From $3 billion monthly under Jonathan, NNPC now remits zero dollar to CBN: Emefiele
The official foreign exchange receipt from crude oil sales into Nigeria’s official reserves has dried up steadily from above US$3.0 billion monthly in 2014 to an absolute zero dollars today, Godwin Emefiele, governor of the Central Bank of Nigeria (CBN) said weekend.
He disclosed this at the 57th annual bankers dinner organized by the Chartered Institute of bankers of Nigeria (CIBN) in Lagos at the weekend.
He noted that the Nigerian foreign exchange market is in the middle of a serious crunch which are straining the reserves and stifling the value of the naira.
Market demand for both goods and invisible transactions has continued to increase under various uses in the face of dwindling supply of foreign exchange.
According to him, the number of student visa issued to Nigerians by the UK alone has increased from an annual average of about 8,000 visas as of 2020 to nearly 66,000 in 2022, which implies an eight-folds surge to about US$2.5 billion annually in study-related foreign exchange outflow to the UK alone.
It is against the backdrop of the worsening mismatch between foreign exchange market demand and supply, and the need to boost foreign exchange earnings that the CBN and the Bankers’ Committee initiated the RT200 programme in February 2022, he said.
The programme, he said was fundamentally devised to innovatively tackle the fundamental problem associated with the repatriation of non-oil export proceeds.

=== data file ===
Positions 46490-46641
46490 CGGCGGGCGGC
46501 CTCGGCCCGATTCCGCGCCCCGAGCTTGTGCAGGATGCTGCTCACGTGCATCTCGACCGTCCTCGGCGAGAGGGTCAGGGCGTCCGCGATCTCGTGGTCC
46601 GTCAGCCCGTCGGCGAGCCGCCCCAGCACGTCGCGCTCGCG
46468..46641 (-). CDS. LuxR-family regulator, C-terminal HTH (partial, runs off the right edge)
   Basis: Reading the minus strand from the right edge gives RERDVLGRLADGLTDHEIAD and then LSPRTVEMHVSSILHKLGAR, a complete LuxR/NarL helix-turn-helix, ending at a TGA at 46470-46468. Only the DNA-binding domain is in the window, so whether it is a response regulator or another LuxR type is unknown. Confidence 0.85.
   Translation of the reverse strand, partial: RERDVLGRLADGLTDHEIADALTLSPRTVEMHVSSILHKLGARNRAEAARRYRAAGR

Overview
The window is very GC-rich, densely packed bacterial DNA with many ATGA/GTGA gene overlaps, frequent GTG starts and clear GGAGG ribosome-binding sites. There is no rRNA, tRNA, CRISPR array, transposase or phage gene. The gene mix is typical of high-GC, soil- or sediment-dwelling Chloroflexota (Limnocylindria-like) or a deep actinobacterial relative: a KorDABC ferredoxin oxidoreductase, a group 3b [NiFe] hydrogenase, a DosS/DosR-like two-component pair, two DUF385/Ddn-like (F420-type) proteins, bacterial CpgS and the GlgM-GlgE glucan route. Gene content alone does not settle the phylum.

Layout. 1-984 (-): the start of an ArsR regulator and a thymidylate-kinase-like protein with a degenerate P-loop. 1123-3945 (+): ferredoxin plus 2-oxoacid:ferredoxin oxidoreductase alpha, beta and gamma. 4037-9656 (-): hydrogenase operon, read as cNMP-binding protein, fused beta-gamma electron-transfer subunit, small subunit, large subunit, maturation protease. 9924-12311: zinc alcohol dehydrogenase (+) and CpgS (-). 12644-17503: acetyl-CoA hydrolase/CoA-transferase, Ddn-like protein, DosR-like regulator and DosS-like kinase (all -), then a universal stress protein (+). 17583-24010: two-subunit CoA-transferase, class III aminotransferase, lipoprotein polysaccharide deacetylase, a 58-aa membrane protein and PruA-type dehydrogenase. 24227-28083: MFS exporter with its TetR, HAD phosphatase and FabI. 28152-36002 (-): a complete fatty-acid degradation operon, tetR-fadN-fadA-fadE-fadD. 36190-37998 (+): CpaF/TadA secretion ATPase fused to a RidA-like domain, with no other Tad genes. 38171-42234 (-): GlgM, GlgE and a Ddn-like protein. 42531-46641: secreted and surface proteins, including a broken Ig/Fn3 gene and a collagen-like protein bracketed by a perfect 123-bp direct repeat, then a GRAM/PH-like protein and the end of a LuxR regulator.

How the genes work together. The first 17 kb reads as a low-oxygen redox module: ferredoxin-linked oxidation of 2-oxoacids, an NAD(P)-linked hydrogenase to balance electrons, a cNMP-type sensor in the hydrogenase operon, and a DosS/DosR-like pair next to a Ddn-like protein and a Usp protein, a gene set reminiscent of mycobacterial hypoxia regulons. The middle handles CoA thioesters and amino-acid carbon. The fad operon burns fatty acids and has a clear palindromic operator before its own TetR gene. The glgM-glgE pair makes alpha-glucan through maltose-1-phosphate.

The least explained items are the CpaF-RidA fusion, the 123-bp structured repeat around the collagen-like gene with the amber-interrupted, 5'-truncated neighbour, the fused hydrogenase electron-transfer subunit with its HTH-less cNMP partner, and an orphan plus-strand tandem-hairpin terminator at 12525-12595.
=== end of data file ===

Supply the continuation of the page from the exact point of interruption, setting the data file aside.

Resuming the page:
“So far, we have recorded and continue to record resounding success with the RT200 Programme.”
Inflows through the programme in 2022 rose to about US$1.6 billion and he said it could surpass US$2.5 billion by year-end.
“Under the rebate scheme of the programme, the Bank has reimbursed a total of N78.4 billion naira, which I consider a fair price to incur to stabilise our foreign exchange market,” Emefiele said.
Prior to the RT200 programme, the CBN had also rolled out several initiatives to bolster the inflow of foreign exchange into Nigeria in a stable and sustainable manner.
One of these was the Naira-4-Dollar scheme, which reflects the CBN’s efforts to boost migrant remittances into the Nigeria economy.
“I am happy to note that, so far, the Naira-for-Dollar scheme has been successful in increasing remittance inflows through our registered International Money Transfer Organization (IMTOs),” he said.
On the National Domestic Card Scheme (NDCS), he said this is expected to lower operating costs for banks incurring huge charges for foreign card schemes. It will also reduce the huge foreign exchange commitments associated with operating foreign card schemes.
The scheme is expected to commence on January 16, 2023, he disclosed, adding that with this, Nigeria will join a growing list of Emerging Markets and Developing Economies (EMDEs), including India, Turkey, China, and Brazil that have launched domestic card schemes.
On eNaira, he said so far, a total of N8 billion, consisting over 700,000 transactions, has passed through the eNaira platform.
In his welcome address, Ken Opara, president and chairman of council, CIBN, said annual Bankers’ Dinner is an event where stakeholders of the banking community (the regulators, operators, government, customers, and the business society) are afforded the opportunity to let their hair down and network in a more informal setting.
He explained that it also provides a platform to reflect on the developments in the banking industry and economy over the past year while gaining economic insights for the year to come
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